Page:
Nikon's GP-1, a GPS tracking device that fits into the company's cameras and writes location data into image files, is starting to go on sale for a price of about $210.
Don't expect to get one immediately, though. Adorama lists it as out of stock, though it lets you order it. J&R just describes it as "coming soon."
Although it costs more than many handheld GPS units that offer maps, waypoints, and other navigation features, the GP-1 is specialized for photography. It plugs into a Nikon SLR's flash hot shoe and adds latitude and longitude data to photos as they're taken, a process called geotagging.
Although geotagging is only a niche technology today, it holds some promise for photographers. For one thing, geotagged photos can be located on a map, helping people remember where they took a particular shot or find out what a certain region looks like by browsing with a map. For another, it can help people organize photos by searching for a place name on their computer or a Web site hosting their photos. But.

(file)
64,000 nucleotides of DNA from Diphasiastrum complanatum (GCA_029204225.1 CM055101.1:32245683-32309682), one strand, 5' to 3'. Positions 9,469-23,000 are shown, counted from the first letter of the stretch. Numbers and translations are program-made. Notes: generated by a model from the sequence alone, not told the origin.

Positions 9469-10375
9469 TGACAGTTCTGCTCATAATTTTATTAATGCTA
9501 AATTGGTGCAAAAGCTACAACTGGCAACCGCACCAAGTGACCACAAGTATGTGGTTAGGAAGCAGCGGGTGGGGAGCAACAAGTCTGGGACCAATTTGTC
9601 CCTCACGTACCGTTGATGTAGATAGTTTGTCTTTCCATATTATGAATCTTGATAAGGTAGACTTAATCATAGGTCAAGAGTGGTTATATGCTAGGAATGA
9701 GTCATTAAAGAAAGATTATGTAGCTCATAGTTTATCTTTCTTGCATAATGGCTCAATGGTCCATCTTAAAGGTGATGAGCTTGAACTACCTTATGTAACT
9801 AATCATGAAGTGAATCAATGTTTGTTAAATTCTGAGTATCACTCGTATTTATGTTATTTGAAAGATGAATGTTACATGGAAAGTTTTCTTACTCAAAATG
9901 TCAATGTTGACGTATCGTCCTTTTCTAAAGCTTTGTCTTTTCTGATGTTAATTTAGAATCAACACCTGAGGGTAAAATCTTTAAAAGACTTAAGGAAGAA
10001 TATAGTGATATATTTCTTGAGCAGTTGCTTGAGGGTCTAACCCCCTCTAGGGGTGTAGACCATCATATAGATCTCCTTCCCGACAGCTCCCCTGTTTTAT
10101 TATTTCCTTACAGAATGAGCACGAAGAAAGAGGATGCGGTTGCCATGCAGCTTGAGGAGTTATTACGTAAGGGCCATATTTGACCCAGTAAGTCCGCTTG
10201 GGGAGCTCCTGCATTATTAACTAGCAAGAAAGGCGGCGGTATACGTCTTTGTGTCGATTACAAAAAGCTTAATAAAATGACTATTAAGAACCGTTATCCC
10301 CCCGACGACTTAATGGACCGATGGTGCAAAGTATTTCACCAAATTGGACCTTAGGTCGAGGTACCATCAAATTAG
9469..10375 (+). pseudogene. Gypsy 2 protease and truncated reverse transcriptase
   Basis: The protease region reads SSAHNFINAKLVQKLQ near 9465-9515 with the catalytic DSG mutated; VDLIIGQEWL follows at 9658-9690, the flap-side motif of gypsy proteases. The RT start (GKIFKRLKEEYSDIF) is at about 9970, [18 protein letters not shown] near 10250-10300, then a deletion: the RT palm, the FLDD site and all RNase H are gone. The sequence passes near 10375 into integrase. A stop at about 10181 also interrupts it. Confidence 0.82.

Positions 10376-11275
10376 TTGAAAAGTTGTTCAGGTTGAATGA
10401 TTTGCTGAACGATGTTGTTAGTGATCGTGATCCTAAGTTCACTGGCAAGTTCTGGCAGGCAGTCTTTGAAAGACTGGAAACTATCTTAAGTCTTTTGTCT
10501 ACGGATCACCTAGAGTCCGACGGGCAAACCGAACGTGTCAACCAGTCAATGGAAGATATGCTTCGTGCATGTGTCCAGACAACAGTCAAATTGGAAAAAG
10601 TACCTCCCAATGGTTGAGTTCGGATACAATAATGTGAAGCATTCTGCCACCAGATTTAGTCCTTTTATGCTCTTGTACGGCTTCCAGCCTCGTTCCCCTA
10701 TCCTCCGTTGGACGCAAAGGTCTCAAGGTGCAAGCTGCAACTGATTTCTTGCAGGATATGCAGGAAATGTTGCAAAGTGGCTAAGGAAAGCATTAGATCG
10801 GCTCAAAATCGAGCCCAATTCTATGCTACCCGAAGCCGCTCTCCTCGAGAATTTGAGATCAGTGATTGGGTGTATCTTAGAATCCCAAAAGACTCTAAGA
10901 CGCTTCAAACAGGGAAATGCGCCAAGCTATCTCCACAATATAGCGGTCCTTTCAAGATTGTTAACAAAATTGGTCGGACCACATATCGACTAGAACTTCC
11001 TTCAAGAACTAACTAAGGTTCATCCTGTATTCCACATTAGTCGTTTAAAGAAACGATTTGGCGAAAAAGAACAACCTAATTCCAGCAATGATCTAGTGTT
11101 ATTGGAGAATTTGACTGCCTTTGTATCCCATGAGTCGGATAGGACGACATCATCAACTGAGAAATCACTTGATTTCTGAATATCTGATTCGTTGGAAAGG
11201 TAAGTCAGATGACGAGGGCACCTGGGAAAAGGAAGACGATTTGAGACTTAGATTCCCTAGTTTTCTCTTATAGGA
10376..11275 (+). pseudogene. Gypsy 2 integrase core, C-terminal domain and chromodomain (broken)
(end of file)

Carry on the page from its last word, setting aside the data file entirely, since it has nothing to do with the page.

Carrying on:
The GP-1 and similar devices mean geotagging gets a lot easier: there's no need to download track logs to your computer, make sure your camera's clock is synchronized with the GPS clock, run software to write the location data into files, or worry that doing so will cause problems with the image file itself.
The GP-1 is compatible with Nikon's D90, D200, D300, D3, and D3X cameras, Nikon said. It comes with two cables, one for a dedicated port on the D90 and another for the other Nikon cameras that use a Nikon 10-pin connector.
Nikon has been bitten by the geotagging bug. Its compact Coolpix P6000 has built-in GPS technology, too.